April 28, 2020
Last fall, the textbook came alive for Walker’s science teacher, Dr. Julia Sheldon. She had the opportunity to take a memorable trip to the famed Galápagos Islands as part of an expedition with the National Geographic Society and Lindblad Expeditions. From the first day, she was awe-struck by the animals everywhere around San Cristobal harbor – from crabs to iguanas to sea lions to many different birds.
The opportunity to go to the Galápagos was part of an effort by National Geographic and Lindblad to engage alumni of its Grosvenor Teacher Fellowship program. Dr. Sheldon was a fellow in 2014, which allowed her to go to National Geographic’s headquarters in Washington, DC; travel to Norway and Arctic Svalbard on an expedition; and develop an interdisciplinary elective in Arctic Studies for Walker’s students.
In 2019, Dr. Sheldon was one of just 18 former fellows selected out of more than 125 applicants to travel to the Galápagos for a pilot alumni program. In this interview, Dr. Sheldon tells us more about the program, the trip, and how she plans to bring what she saw to life on campus.
This sounds amazing! Could you transport us to what you saw and experienced on the islands?
It was truly a magical place. We woke up around 6:00 a.m. and drank amazing Ecuadorian coffee and ate an array of interesting tropical fruits – all while we watched the sunrise. It was a wonderful way to start the morning. Every day was full of new adventures, like snorkeling with a very friendly young sea lion who swam right up to my mask before quickly flipping upside down to make a loop and return again.
On another occasion, we visited Genovesa Island and saw many different kinds of birds. I fell in love with birds on my expedition to Svalbard and have been actively birding ever since. The chance to visit this pristine spot and interact with so many unique birds was incredible.
Surprisingly, we also saw some feral animals, including a kitten in the middle of nowhere on our search for land iguanas. We had the opportunity to talk with a veterinarian from Darwin Animal Doctors about the volunteer work he does with dogs and cats on the islands, which was very interesting.
Could you tell us what was so special about going to the Galapagos?
I treasured this opportunity to get back out into the world and experience somewhere so unique and so dedicated to conserving its uniqueness. It’s a place that all my students have heard about and so many people dream of visiting.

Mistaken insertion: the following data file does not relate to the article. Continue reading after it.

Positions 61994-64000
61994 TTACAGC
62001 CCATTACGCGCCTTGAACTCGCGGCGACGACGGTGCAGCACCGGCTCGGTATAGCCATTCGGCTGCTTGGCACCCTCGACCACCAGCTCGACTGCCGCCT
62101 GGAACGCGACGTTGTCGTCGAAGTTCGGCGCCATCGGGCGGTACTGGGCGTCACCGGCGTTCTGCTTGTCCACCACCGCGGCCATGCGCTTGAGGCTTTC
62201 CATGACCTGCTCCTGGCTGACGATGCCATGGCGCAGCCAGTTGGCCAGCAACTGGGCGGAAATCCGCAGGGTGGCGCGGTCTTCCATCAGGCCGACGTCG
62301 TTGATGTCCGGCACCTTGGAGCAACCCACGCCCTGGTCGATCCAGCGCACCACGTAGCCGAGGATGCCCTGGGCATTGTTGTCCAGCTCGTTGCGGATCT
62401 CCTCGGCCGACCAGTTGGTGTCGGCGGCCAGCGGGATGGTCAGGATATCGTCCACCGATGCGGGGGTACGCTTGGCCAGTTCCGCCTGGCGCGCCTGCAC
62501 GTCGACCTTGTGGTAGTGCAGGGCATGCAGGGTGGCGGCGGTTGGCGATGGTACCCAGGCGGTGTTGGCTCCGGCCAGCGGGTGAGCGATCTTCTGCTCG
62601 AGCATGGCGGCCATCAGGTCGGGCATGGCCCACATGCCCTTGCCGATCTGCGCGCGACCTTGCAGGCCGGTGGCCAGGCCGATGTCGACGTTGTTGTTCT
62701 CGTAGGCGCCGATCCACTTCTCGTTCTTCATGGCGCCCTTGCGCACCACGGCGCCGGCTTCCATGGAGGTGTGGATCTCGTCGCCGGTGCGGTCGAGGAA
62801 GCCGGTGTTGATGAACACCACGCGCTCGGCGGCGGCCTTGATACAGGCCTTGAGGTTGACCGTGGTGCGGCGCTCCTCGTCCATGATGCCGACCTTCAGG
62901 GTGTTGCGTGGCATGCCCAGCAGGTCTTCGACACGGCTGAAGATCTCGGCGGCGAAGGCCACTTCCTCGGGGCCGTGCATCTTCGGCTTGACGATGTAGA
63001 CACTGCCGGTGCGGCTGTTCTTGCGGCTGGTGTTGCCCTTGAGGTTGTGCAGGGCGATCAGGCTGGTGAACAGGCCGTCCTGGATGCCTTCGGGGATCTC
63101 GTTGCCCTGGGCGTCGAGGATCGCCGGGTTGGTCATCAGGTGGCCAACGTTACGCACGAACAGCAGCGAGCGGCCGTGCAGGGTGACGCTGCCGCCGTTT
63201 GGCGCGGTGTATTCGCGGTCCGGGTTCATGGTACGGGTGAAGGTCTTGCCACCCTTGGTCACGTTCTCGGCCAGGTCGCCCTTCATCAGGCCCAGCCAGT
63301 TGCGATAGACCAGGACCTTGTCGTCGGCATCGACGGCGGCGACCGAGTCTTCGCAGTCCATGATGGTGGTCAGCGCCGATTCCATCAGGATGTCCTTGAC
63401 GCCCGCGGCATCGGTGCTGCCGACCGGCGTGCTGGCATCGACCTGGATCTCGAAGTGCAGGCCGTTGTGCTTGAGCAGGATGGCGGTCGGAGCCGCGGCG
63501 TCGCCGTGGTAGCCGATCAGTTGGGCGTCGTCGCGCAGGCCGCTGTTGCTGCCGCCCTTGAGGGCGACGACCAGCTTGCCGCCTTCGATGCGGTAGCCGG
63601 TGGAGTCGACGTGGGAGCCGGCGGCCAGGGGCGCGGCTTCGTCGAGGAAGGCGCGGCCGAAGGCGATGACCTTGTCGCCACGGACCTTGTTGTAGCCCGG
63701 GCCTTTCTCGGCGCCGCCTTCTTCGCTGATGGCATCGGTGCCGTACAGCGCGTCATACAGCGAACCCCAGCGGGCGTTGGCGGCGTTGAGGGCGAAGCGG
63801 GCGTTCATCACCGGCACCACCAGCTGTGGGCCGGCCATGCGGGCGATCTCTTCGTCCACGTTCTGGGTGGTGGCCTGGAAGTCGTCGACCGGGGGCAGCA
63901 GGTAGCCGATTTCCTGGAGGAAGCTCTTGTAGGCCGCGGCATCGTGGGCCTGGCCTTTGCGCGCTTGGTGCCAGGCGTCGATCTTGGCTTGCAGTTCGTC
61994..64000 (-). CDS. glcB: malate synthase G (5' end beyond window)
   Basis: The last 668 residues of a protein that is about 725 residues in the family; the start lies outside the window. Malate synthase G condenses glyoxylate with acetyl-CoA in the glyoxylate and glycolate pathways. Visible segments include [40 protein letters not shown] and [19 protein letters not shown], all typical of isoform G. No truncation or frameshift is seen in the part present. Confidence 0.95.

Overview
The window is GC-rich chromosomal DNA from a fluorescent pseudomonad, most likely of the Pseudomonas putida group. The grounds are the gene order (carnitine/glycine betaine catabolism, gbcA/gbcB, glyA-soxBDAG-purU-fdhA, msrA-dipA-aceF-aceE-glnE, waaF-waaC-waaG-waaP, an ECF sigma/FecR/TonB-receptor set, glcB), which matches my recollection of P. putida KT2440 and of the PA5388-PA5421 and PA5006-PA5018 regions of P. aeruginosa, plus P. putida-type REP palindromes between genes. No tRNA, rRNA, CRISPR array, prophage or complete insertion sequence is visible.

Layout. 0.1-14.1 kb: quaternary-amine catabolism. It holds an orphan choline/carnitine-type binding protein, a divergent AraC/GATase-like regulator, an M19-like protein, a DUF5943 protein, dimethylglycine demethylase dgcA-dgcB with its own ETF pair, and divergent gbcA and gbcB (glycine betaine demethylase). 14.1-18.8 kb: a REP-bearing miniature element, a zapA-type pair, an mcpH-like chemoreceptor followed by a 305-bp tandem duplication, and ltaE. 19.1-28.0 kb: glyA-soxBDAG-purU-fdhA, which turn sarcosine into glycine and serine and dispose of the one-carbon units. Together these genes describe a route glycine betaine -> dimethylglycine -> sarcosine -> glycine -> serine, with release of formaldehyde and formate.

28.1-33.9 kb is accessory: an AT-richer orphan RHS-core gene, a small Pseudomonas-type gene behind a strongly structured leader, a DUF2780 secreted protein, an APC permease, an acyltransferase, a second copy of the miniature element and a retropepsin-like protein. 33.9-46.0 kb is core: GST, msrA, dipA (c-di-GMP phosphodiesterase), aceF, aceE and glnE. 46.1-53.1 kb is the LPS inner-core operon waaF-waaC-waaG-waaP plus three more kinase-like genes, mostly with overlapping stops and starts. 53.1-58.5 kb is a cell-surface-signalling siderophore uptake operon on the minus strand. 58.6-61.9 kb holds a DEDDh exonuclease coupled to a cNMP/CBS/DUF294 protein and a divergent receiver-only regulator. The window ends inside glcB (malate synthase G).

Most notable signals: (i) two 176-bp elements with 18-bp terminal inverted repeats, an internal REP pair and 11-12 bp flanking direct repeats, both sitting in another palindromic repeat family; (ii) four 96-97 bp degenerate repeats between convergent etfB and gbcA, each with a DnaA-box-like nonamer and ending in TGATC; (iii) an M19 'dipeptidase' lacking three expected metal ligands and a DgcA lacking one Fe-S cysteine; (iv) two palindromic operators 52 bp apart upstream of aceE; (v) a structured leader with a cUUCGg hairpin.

I could go on about the trip forever, but a few of the highlights include up-close encounters with the fearless animals; daily snorkeling trips among penguins, sharks and sea turtles; and the chance to get to know another fellow, Kathy Eldridge, from Muscle Shoals, Alabama, and hear about her school community and her experience in Antarctica. These are the unique exchanges that make the program so powerful.
The fellowship gave you the opportunity to interact with National Geographic photographers. This must have been fascinating. Could you tell us more?
I had the privilege of meeting and learning from several National Geographic photographers. It was really a dream come true. I especially remember how photographer C.T. Ticknor shared with me the Hawaiian concept of “kuleana,” the symbiotic relationship between privilege and responsibility. This really struck a chord with me. It has been an important reminder to recognize and utilize the gifts that I have been given and share them with others. My Galápagos expedition is allowing me to find new ways of doing this.
How do you hope to bring what you learned and saw there into your classroom?
The expedition was an incredible privilege that is helping me to better understand the world and the big problems facing our planet – and to recognize, and live up to, my own responsibility to help make things better. I’ve already been sharing my experience with students and the wider Walker’s community. It has been amazing to come back to campus and share all I saw.
My goal is to develop an elective course about climate change and to use my experiences in the Arctic and the Galápagos, two wildly diverse and important ecosystems, as jumping off points for the class. It’s clear that Walker’s students are hungry to learn more about how climate change is affecting our planet and will continue to affect it in the future. I was so pleased to see that more than 30 Walker’s students attended the Hartford Youth Climate Strike last fall and that they are ready to take more action.
Experiencing the Galápagos firsthand has given me so many new things to wonder about and has re-energized my 22nd year of teaching at Walker’s. I am so grateful to the National Geographic Society, LIndblad Expeditions, and the Walker’s community for providing me with this opportunity.